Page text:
Bryan’s passion and commitment to preventing war was not successful and in fact damaged his career and reputation. After World War I began in 1914, Bryan urged America to remain neutral. But Germany’s tactics of submarine warfare undermined Bryan’s policy. In May 1915, a German U-boat in the Atlantic torpedoed a British passenger ship, the Lusitania, killing 128 American passengers. Bryan tried in vain to persuade President Wilson to continue to work toward peace with Germany. When Wilson disagreed, Bryan resigned.

Teaching Evolution in Tennessee

After resigning in 1915, Bryan continued to oppose the United States’ entering the war and to promote policies that would help working-class voters. His main concern was to reverse the erosion of religious faith and bring society closer to God. He believed that “morality is dependent on religion” and that religion “is not only the most practical thing in the world but the most essential.” For at least nine months of each year, Bryan traveled on the lecture circuit, preaching to thousands of devoted admirers.

Many of Bryan’s lectures concerned what he saw as a serious threat to morality—Darwin’s theory of evolution. Bryan believed that if students were taught Darwin’s theory—that only the strongest and fittest survive—they would have little reason to care for the weak and helpless. With other anti-Darwinists, Bryan went to many state capitols to make the case for anti-evolution laws. In 1924, he gave a speech in the state capitol of Tennessee against teaching evolution. Most people, he had concluded, “do not believe in the ape theory.” Anti-evolution laws were the correct solution because “those who pay the taxes have a right to determine what is taught; the hand that writes the paycheck rules the school.”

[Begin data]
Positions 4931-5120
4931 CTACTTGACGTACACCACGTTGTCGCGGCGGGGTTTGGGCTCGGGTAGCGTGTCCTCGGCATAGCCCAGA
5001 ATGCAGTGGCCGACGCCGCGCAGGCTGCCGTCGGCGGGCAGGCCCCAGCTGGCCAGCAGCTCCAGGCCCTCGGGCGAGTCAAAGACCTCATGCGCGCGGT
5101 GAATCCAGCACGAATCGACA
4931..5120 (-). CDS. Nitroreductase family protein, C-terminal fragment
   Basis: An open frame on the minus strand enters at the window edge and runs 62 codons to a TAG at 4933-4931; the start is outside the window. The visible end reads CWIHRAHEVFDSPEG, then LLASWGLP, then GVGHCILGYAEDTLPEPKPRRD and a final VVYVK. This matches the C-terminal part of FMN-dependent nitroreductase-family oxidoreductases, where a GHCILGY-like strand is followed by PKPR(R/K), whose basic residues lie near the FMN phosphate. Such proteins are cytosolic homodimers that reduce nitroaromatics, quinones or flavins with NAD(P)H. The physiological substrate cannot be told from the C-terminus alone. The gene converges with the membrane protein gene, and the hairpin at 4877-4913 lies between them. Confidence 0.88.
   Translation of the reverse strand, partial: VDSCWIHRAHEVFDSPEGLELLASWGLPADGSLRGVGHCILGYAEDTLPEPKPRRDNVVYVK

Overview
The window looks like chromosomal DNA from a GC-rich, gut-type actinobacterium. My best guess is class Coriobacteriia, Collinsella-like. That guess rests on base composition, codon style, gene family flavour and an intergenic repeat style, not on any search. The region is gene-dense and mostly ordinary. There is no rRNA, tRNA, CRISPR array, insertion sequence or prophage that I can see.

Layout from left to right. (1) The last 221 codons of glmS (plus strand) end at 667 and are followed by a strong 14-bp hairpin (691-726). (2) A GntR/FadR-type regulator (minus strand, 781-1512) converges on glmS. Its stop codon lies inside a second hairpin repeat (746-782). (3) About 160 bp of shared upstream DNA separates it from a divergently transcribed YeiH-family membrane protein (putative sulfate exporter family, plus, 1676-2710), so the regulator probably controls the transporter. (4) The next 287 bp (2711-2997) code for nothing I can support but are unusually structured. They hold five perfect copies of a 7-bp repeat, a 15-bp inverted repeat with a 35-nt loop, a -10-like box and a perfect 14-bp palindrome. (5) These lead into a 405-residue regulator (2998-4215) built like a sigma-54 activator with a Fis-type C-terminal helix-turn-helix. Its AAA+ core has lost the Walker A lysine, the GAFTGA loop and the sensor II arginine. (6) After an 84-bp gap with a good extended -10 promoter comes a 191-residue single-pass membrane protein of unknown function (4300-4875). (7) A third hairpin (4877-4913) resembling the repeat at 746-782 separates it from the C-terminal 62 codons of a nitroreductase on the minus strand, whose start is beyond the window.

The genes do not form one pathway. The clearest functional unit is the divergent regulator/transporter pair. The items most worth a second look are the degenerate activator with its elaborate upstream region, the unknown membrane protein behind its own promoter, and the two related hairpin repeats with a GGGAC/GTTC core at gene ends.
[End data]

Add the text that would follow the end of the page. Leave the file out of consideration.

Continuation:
A year later, on March 23, 1925, Tennessee passed a law that banned teaching any theory that “denies the story of the Divine Creation of man as taught in the Bible, and to teach instead that man has descended from a lower order of animals.” The American Civil Liberties Union started looking to test the law in court. Business leaders in Dayton thought a trial could bring the town publicity. It was arranged for a case to be filed in Dayton, charging a young teacher, named John Scopes, with violating the law by using a textbook that included material about human evolution.

The prosecutors asked Bryan if he would join their team, and he readily agreed. Bryan saw the case as a “battle royal” in defense of the faith and morality. On the other side, Scopes was defended by the American Civil Liberties Union, which was determined to fight for freedom of speech. “We shall take the Scopes case to the United States Supreme Court if necessary,” said the founder of the ACLU, “to establish that a teacher may tell the truth without being thrown in jail.” Clarence Darrow, one of the most famous trial lawyers in the country, volunteered to represent Scopes.

With two celebrity lawyers facing off, the Scopes trial became a huge public spectacle. More than 100 journalists flooded into Dayton for the “monkey trial,” and a policeman cruised town with a sign “Monkeyville Police” on his motorcycle. Spectators crowded the courtroom as the lawyers argued over whether scientific evidence could be introduced to show that Darwin’s theory was factually correct. The judge ruled that scientific evidence was irrelevant because the law clearly banned any teaching about human evolution, whether or not it conflicted with the Bible and whether or not it was scientifically correct.

The only issue that remained was whether Scopes had violated the law. But Darrow was determined to show that science did not conflict with religion and that the Bible could not be interpreted literally. On the last day of trial, he called Bryan to the stand as an expert on the Bible. Bryan made a terrible mistake and agreed to testify. He did not do well on the stand. Darrow posed numerous questions about events recounted in the Book of Genesis: Did Jonah live inside a whale for three days? How could Joshua lengthen the day by making the sun stand still? Bryan had no good answers to the questions, and the questioning grew nasty. When lawyers tried to stop the questioning Bryan, shouted: “I am simply trying to protect the word of God against the greatest atheist or agnostic in the United States.”